[Pharmwaste] OH MY - For Medication Disposal, New Advice Is Trash Beats Take-Back

Lotzer Donna M DLotzer at uwhealth.org
Fri May 18 11:44:38 EDT 2012

18 May 2012   

Returning extra medicine to the pharmacy for disposal might not be worth
the extra time, money or greenhouse gas emissions, according to a
University of Michigan study that is the first to look at the net
effects of so-called take-back programs. The new evidence suggests that
discarding unused drugs in the trash is a better option to limit the
risk of poisoning and at the same time curb pollution of both water and

To arrive at this conclusion, the researchers compared the total
emissions created by take-back, trash and toilet disposal methods. This
included emissions of pharmaceutical active ingredients as well as
releases of other water and air pollutants. "National policy seems to be
changing to support take-back programs, and we don't know if that's
justified," said Sherri Cook, a doctoral student in the U-M Department
of Civil and Environmental Engineering. Cook is first author of a paper
on the findings published in Environmental Science & Technology. 

U.S. households accumulate an estimated 200 million pounds of unused
pharmaceuticals every year, the researchers say. In most cases today,
the FDA recommends throwing them away, but only if you don't have access
to a take-back program. Cities, states and even some stores have
initiated them. From collection sites, the returned drugs are
transferred to another facility where they're incinerated as hazardous
Health officials caution that unused pills should be out of the house as
soon as possible to prevent poisoning and drug abuse by other family
members. But that need must be balanced with pollution control, both for
human health and environmental reasons. Flushing unused pills down the
toilet is no longer advised, as the active ingredients in drugs have
been found in drinking water and aquatic environments. 

The new study found: 

*	If half of people threw away unused medications and half took
them back to the drug store, the amount of active pharmaceutical
ingredients in the environment would be reduced by 93 percent compared
with today. 
*	If everyone trashed their extra drugs, those amounts would be
reduced by 88 percent. 
*	That 5 percent improvement in pharmaceutical emission reduction
due to take-back programs would come at a significant cost, possibly
more than a billion dollars annually, along with a 300 percent increase
in other emissions such as greenhouse gases and smog-forming substances.

"Nobody has ever added up all the emissions associated with disposing of
medication," said Steve Skerlos, a professor in the departments of
Mechanical Engineering and Civil and Environmental Engineering and a
co-author of the study. "When you look at the available evidence to
support take-back, it just doesn't add up." The researchers focused on a
50 percent take-back compliance rate based on actual practice in Sweden,
which has had a national take-back program for 40 years. The compliance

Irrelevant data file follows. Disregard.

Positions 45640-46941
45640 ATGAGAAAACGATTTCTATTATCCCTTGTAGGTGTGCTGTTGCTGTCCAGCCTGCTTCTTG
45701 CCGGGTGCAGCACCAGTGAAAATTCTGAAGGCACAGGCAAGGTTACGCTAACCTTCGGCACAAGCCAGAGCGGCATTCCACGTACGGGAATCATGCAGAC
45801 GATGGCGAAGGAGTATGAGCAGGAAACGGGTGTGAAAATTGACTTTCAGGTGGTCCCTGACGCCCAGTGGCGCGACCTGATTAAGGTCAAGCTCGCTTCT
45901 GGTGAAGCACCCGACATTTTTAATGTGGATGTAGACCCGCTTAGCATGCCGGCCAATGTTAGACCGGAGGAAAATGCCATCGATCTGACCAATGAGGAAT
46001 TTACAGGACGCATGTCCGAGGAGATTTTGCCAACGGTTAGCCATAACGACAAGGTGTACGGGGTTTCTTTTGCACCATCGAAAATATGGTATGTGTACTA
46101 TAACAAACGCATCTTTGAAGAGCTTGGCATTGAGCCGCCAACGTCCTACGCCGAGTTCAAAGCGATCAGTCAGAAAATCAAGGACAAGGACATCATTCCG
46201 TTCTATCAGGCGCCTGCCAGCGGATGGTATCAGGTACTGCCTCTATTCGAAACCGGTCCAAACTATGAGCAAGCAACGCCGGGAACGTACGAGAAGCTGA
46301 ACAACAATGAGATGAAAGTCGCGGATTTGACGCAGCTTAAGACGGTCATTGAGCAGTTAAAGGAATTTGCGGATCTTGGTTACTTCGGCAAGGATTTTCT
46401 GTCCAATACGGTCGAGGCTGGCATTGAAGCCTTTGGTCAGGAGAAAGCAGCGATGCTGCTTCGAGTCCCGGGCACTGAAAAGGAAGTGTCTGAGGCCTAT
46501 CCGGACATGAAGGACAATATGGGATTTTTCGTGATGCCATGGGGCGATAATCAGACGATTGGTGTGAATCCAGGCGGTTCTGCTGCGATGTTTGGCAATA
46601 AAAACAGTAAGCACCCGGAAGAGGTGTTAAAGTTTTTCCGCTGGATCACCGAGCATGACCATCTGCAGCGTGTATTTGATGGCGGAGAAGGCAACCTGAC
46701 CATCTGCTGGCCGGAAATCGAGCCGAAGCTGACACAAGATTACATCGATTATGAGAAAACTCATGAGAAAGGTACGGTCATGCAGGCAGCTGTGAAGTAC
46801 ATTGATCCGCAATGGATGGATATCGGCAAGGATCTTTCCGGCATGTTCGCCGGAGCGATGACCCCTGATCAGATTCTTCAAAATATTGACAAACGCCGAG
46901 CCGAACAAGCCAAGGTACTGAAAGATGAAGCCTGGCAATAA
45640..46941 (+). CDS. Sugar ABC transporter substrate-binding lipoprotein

rate there is just 43 percent. Drugs that aren't returned tend to stay
in the medicine cabinet, defeating the goal of getting unused
medications out of the home quickly, the researchers say. 

The U-M researchers considered a wide range of factors, including how
often people would return medication, how far they live from take-back
sites, how rainfall might affect landfill leachate leaking into
groundwater, and what percentage of residents could be expected to
comply. The results surprised the team. "We didn't expect that
landfilling would be the best option, because when you incinerate
something, it's gone, and when it's in a landfill, it can remain for
some time," said Nancy Love, a professor in the Department of Civil and
Environmental Engineering and a co-author of the study. "However, once
we considered all the environmental emissions for the three options, the
results made sense." 

The researchers encourage policymakers to focus on getting more people
to get rid of medicines by trash, rather than take-back. "Trashing
unused medications reduces the consumer's inconvenience relative to
take-back, and if there is a clear message perhaps we could increase the
percentage of people putting them in the trash," Cook said. Currently,
about 60 percent of people already use trash disposal, while 40 percent
of people still flush unused medication down the toilet. When discarding
pills in the trash, the FDA recommends mixing them with an unpalatable
substance such as coffee grounds in a plastic bag. This helps to deter
would-be abusers from picking them out of the garbage. 

The paper is titled, "Life Cycle Comparison of Environmental Emissions
from Three Disposal Options for Unused Pharmaceuticals." 
University of Michigan <http://www.umich.edu/> 

Donna Lotzer, Senior Clinical Pharmacist
Poison Education Coordinator
University of WI Hospital & Clinics 
Poison Prevention & Education Center
600 Highland Avenue, MC # 9475
Madison, WI 53792
dlotzer at uwhealth.org
Phone: 608-265-8160

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